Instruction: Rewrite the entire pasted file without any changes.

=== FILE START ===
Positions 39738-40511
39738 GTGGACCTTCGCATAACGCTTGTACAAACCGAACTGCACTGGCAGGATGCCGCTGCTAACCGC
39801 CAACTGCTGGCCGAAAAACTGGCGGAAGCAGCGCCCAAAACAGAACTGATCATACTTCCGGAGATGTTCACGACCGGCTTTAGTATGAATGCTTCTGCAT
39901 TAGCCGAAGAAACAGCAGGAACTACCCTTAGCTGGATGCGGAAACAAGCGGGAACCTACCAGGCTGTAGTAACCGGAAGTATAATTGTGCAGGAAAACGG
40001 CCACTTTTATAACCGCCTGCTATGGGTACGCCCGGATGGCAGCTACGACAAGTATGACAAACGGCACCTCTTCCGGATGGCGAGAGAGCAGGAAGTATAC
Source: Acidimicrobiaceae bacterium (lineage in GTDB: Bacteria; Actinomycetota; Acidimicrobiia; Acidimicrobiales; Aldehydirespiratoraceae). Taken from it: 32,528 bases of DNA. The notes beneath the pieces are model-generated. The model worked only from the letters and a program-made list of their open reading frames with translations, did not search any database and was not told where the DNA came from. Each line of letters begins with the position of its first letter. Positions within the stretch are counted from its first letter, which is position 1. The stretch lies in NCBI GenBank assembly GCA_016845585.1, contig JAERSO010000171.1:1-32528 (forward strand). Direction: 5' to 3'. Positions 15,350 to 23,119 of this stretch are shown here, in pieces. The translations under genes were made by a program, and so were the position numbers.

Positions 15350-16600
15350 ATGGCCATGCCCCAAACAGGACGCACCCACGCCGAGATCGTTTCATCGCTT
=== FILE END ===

Positions 39738-40511
39738 GTGGACCTTCGCATAACGCTTGTACAAACCGAACTGCACTGGCAGGATGCCGCTGCTAACCGC
39801 CAACTGCTGGCCGAAAAACTGGCGGAAGCAGCGCCCAAAACAGAACTGATCATACTTCCGGAGATGTTCACGACCGGCTTTAGTATGAATGCTTCTGCAT
39901 TAGCCGAAGAAACAGCAGGAACTACCCTTAGCTGGATGCGGAAACAAGCGGGAACCTACCAGGCTGTAGTAACCGGAAGTATAATTGTGCAGGAAAACGG
40001 CCACTTTTATAACCGCCTGCTATGGGTACGCCCGGATGGCAGCTACGACAAGTATGACAAACGGCACCTCTTCCGGATGGCGAGAGAGCAGGAAGTATAC
Source: Acidimicrobiaceae bacterium (lineage in GTDB: Bacteria; Actinomycetota; Acidimicrobiia; Acidimicrobiales; Aldehydirespiratoraceae). Taken from it: 32,528 bases of DNA. The notes beneath the pieces are model-generated. The model worked only from the letters and a program-made list of their open reading frames with translations, did not search any database and was not told where the DNA came from. Each line of letters begins with the position of its first letter. Positions within the stretch are counted from its first letter, which is position 1. The stretch lies in NCBI GenBank assembly GCA_016845585.1, contig JAERSO010000171.1:1-32528 (forward strand). Direction: 5' to 3'. Positions 15,350 to 23,119 of this stretch are shown here, in pieces. The translations under genes were made by a program, and so were the position numbers.

Positions 15350-16600
15350 ATGGCCATGCCCCAAACAGGACGCACCCACGCCGAGATCGTTTCATCGCTT